The Philosophy of Risk
Risk is not something that concerns only mathematicians and financiers – it is also of interest to philosophers. Whenever we start to think about things such as threats, hazards, damage, harm or loss, we are making a value judgement that inevitably involves ethical considerations. To what extent is it legitimate, for example, to take a substantial risk when the anticipated benefits are even higher – especially if other people could also be harmed in the process? It is impossible to answer such questions using empirical risk assessment methods alone.
Three phases involved in dealing with risk
The process of dealing with risk can essentially be divided into three phases: risk identification, risk evaluation and risk assessment. The first phase – identifying the risk – is concerned with the question of what constitutes a risk or what situations should be regarded as risky. The second phase – evaluating the risk – poses two questions which (implicitly, at least) attach varying degrees of importance to the probability of risky situations and to the potential harm or loss that they could inflict. The first question is ‘how high is the risk?’ (focus on probabilities) and the second is ‘how large is the risk?’ (focus on potential harm or loss). The third phase – assessing the risk – considers normative aspects such as whether a previously identified and evaluated risk is justifiable and/or acceptable.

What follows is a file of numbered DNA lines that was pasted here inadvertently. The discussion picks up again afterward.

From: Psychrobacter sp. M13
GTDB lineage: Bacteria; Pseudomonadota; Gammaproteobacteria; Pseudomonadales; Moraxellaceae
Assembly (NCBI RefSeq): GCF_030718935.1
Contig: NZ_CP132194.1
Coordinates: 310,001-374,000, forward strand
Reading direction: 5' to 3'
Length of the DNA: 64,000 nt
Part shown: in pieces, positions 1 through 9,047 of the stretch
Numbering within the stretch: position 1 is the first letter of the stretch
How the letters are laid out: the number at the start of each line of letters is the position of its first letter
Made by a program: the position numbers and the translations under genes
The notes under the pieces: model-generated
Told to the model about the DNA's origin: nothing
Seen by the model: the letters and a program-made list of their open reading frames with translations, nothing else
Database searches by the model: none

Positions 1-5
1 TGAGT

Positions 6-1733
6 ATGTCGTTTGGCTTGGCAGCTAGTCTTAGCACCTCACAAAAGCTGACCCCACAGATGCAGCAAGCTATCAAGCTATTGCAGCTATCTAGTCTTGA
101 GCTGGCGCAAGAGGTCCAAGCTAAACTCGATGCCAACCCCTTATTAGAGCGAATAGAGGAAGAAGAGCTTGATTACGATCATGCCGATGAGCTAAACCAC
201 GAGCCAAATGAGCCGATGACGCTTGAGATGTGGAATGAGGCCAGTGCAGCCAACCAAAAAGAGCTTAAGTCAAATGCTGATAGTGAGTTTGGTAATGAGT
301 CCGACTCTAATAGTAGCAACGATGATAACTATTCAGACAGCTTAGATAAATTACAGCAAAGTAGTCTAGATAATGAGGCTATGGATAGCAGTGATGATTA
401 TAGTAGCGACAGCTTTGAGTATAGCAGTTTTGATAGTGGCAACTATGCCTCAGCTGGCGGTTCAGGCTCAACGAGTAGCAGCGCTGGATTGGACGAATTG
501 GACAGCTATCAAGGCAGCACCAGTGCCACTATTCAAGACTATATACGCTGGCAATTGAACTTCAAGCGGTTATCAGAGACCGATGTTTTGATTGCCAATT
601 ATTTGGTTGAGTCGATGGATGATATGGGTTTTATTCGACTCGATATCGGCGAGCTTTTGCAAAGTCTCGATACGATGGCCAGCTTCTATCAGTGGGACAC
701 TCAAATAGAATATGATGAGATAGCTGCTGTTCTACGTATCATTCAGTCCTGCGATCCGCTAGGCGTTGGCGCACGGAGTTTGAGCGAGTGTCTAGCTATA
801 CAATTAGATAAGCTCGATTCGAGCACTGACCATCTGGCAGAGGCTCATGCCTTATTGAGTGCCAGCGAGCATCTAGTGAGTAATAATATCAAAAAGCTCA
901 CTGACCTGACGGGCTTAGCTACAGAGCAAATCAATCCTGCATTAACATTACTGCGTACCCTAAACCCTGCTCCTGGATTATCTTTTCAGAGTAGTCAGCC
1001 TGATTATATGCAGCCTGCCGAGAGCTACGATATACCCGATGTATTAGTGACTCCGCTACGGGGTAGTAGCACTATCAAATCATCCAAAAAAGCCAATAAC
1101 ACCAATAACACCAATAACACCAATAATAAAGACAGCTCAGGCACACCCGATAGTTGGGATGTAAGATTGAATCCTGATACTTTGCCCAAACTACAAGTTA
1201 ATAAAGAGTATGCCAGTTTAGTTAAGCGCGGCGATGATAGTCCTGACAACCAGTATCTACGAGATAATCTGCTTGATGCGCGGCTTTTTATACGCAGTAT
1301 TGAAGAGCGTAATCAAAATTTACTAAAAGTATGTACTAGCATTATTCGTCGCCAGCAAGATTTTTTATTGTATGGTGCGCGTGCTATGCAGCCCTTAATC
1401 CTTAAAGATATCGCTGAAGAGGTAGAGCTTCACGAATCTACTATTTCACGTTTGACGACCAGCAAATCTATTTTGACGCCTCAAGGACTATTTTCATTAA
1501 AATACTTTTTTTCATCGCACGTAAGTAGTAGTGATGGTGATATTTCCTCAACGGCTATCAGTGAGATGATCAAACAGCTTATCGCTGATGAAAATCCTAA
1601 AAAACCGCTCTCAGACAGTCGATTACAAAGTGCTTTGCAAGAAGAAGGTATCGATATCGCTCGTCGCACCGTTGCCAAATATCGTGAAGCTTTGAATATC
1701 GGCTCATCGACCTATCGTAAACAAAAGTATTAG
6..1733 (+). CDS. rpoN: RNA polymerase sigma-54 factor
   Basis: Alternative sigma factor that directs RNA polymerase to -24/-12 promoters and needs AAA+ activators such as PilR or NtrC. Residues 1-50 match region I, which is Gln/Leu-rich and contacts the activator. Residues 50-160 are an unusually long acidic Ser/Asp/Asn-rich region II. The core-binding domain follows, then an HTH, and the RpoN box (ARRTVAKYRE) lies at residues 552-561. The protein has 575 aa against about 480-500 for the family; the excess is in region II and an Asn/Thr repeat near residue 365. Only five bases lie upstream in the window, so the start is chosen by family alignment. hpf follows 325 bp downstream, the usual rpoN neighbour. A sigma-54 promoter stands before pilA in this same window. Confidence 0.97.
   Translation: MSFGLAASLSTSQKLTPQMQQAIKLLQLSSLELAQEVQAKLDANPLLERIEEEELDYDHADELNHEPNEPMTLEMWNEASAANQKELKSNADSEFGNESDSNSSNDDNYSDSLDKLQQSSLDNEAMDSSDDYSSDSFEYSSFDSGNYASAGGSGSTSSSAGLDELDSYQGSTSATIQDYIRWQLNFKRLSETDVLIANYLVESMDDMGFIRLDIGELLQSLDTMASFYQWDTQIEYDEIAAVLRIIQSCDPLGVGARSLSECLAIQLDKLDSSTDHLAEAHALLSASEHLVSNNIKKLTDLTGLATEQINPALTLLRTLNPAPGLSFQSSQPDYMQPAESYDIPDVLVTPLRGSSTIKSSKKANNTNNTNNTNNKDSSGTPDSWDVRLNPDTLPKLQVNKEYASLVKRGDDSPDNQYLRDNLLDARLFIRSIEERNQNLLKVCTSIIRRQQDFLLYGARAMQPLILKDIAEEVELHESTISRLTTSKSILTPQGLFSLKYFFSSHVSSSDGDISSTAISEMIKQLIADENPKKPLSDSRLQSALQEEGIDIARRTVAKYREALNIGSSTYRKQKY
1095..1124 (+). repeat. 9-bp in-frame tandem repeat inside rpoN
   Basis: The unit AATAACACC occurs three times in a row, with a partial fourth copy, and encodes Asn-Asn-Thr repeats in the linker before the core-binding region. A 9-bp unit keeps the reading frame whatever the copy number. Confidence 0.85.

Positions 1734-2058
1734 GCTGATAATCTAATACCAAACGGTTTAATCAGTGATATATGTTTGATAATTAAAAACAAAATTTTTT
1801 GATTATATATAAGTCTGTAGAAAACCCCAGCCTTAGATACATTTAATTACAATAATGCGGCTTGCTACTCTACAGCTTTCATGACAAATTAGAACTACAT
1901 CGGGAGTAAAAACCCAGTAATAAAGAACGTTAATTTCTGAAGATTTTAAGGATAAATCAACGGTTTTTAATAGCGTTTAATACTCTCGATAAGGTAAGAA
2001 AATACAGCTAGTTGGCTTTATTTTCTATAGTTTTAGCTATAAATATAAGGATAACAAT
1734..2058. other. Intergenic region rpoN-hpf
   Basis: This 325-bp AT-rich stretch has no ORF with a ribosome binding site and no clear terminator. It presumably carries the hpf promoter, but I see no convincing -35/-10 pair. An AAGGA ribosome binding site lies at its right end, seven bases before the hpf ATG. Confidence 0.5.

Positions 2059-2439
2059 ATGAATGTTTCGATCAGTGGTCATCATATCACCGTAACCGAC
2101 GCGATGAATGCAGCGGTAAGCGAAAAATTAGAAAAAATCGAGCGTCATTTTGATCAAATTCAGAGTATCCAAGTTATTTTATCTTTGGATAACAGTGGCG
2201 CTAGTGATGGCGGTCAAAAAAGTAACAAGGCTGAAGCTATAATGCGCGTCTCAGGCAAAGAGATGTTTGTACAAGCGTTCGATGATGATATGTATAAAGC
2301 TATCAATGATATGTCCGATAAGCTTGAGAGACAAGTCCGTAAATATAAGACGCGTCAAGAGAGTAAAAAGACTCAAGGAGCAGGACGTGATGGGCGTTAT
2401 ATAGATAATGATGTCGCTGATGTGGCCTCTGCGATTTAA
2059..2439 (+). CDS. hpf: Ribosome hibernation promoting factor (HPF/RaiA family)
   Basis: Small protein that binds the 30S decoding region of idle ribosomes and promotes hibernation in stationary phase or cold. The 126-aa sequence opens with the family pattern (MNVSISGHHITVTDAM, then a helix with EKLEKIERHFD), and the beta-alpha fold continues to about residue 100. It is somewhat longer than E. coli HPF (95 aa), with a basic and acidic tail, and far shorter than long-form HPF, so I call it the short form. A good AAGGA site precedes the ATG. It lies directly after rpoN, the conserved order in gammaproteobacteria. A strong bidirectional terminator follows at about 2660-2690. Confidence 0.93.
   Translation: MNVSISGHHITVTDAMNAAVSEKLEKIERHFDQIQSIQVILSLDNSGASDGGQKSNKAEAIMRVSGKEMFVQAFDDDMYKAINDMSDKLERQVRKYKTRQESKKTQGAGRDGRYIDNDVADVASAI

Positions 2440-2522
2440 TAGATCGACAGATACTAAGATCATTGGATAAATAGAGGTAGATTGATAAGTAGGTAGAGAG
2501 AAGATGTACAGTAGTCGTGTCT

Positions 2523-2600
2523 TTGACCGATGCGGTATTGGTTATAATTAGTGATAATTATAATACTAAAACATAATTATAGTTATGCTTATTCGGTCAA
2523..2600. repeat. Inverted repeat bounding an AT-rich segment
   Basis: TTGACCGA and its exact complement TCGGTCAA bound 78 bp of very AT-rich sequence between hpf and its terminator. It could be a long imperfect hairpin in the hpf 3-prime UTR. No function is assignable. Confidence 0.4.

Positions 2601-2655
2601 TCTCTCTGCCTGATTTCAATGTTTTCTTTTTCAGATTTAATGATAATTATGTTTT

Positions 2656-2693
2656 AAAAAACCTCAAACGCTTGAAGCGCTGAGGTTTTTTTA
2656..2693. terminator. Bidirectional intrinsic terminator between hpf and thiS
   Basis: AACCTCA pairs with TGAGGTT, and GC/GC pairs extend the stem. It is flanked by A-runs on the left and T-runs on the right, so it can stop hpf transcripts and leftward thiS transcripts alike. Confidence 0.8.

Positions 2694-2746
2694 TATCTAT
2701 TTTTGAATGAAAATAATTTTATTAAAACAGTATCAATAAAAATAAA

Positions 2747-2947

Risk assessments can differ significantly when financial policy decisions are being discussed
In practice – when new technologies or financial policy decisions are being discussed, for example – risk assessments, estimates of the frequency of the anticipated harm or loss and, therefore, opinions on the right way to deal with risk can differ significantly. These contrasting views are often a product of imperfect information or irrational use of the information available. The years leading up to the global financial crisis of 2008/2009 were characterised, among other things, by inaccurate evaluations of the risks attaching to a number of financial products, a misguided aversion to regulation, and the laughable credit ratings awarded by the rating agencies, which – taken together – resulted in flawed risk assessments. This ultimately produced decisions and strategies that were guided by short-term considerations and an incomplete view of the overall picture and, consequently, caused fundamental instability in financial markets.
The normative dimension of risk